According to the preferred embodiment, the current divider Dj includes 2.sup.(j-1) transistors. Thus, apart from the transistor Qlj, the current divider of the j-order amplifier preferably comprises 2.sup.(j-1) -1 transistors Qljk, (k=1, 2, 2.sup.(j-1) -1). The transistors Qljk of the same order j have their collectors connected to one another and to the emitter of a cascode type transistor QCFj whose base is connected to the bias voltage VP and whose collector is connected to the bias voltage +Vcc by means of a resistor RLFj.
The transistors QCFj enable the balancing of the currents between the division transistors by balancing the base-collector voltages of these transistors. Each resistor RLFj enables the improving of the precision with which the base-emitter voltage of the transistor QCFj is defined.
All the transistors that constitute one and the same j-order divider have their bases connected to one another and their emitters connected to one another.
The emitters E1, E2, . . . , En of the respective transistors Ql1, Ql2, . . . , Qln are connected to one another by a set of series-connected resistors. It follows therefrom that the emitters of the transistors of the j-order divider are connected to the emitters of the transistors of the j-1 order divider by a resistor Rj. The emitter E1 is connected to the input voltage ve. Just as in the basic circuit of FIG. 2, a switch SjA connects the emitter Ej of the transistor Qlj to one of the two terminals of a DC current generator lj whose other terminal is connected to the bias voltage -Vcc.
According to a preferred embodiment, the base of the transistor Ql1 of the first-order amplifier is connected directly to a first reference voltage VREF1 while the bases of the higher than first order transistors Qljk of the same order are connected to a second reference voltage VREF2 by means of a switch SjB. The voltages VREF1 and VREF2 are chosen so that the first-order amplifier is off when any of the j-order amplifiers where j is greater than 1 is activated. Thus, for an embodiment of the circuit with NPN type transistors, the voltage VREF2 is greater than the voltage VREF1 and adjusted accordingly. Owing to the absence of a switch on the base of the transistor Ql1, the noise performance characteristics of the first-order amplifier designed to amplify the low amplitude signals are then advantageously improved as compared with the performance characteristics of the higher than first order amplifiers designed to amplify signals that are less sensitive to the noise level.
When the j-order amplifier is selected, the transistor Qlj is on as are the 2.sup.(j-1) -1 transistors Qljk. Similarly, in the circuit described in FIG. 2, the resistor RL is crossed only by a fraction dj of the current lj. The input impedance Zej and the gain Avj of the j-order transistor can be expressed as follows:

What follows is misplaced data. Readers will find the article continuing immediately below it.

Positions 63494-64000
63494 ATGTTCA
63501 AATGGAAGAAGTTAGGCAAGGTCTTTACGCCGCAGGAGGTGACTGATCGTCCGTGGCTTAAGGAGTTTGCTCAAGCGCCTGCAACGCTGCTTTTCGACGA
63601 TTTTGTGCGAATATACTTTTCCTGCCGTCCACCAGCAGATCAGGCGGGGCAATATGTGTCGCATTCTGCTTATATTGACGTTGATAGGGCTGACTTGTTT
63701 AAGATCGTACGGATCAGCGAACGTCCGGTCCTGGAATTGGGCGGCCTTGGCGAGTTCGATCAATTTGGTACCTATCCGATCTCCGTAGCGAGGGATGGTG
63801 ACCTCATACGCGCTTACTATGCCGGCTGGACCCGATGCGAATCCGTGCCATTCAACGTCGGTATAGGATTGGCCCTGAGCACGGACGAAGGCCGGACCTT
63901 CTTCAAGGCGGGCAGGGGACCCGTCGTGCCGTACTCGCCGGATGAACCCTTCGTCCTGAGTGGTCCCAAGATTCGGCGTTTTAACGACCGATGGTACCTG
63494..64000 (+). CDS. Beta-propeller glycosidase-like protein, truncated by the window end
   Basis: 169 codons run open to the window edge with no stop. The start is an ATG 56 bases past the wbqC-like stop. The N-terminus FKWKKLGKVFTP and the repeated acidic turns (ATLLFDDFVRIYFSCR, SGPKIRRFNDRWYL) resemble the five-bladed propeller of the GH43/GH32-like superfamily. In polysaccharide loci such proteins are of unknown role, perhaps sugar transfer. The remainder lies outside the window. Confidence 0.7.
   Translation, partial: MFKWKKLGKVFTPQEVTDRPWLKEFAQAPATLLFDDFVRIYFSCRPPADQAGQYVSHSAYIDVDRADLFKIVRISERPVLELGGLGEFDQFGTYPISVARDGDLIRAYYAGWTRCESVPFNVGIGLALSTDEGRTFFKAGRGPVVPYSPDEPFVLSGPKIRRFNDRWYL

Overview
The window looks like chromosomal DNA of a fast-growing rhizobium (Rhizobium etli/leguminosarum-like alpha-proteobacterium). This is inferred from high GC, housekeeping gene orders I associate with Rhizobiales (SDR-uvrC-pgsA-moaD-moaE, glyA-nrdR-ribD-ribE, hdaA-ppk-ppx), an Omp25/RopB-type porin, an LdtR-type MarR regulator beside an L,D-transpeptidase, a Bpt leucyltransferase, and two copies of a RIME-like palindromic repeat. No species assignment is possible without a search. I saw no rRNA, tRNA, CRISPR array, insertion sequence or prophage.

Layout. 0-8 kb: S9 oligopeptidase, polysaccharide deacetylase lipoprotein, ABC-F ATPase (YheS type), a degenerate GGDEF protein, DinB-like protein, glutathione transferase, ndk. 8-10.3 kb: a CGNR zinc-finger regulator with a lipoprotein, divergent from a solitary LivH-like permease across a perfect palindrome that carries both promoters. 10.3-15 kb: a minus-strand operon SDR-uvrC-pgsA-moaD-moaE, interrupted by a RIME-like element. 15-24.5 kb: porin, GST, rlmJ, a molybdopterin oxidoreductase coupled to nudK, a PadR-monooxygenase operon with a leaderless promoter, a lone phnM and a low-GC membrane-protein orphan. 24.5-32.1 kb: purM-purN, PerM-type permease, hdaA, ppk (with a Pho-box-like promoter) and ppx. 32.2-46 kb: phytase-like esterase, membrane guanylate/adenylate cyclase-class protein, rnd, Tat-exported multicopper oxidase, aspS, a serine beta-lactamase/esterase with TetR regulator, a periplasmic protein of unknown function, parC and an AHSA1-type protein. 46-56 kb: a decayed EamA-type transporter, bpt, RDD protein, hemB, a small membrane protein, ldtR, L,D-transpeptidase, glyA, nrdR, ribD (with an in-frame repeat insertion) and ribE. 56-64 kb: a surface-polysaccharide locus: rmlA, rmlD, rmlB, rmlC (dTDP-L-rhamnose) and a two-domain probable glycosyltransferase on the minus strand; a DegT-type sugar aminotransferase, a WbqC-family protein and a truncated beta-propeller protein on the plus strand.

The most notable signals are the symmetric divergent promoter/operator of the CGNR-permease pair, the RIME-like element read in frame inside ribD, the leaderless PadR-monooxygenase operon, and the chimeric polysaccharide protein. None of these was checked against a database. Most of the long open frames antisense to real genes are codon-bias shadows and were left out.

Zej=R2+R3+ . . .+Rj+Ut/lj
As above, the resistors R2, R3, . . . , Rj and the currents 11, 12, . . . , lj are chosen so that the input impedance of the amplification stage is the same whatever the order in which the amplifier is positioned. According to a preferred embodiment, the current lj is chosen so that lj=l1/dj and the series defined by the factions d1, d2, . . . , dn is a series in geometrical progression, for example at a rate of 1/2. As above, we then get: ##EQU2##
The value assumed by the resistor RLFj is then:
If the dynamic range of the gain of the amplification stage is high, it follows therefrom that dj must take very low values. The division of the current can then be done in two steps and no longer directly by the 2.sup.(j-1) transistors. The first step may be performed by the parallel connection of the cascode type transistors with the transistor QCFj and the second by the parallel connection of transistors Qljk fewer in number than in the previous case. The invention also relates to this type of configuration.
The circuits described above are referenced-mode circuits having only one input and one output. More generally, the invention relates to differential mode circuits using the referenced-mode circuits according to the invention. Such circuits are then differential amplifiers comprising two inputs and two outputs.
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|U.S. Classification||330/278, 330/295|
|Dec 8, 1994||AS||Assignment|
Owner name: THOMSON-CSF SEMICONDUCTEURS SPECIFIQUES, FRANCE
Free format text: ASSIGNMENT OF ASSIGNORS INTEREST;ASSIGNOR:DEBROUX, JEAN-FRANCOIS;REEL/FRAME:007264/0928
Effective date: 19941128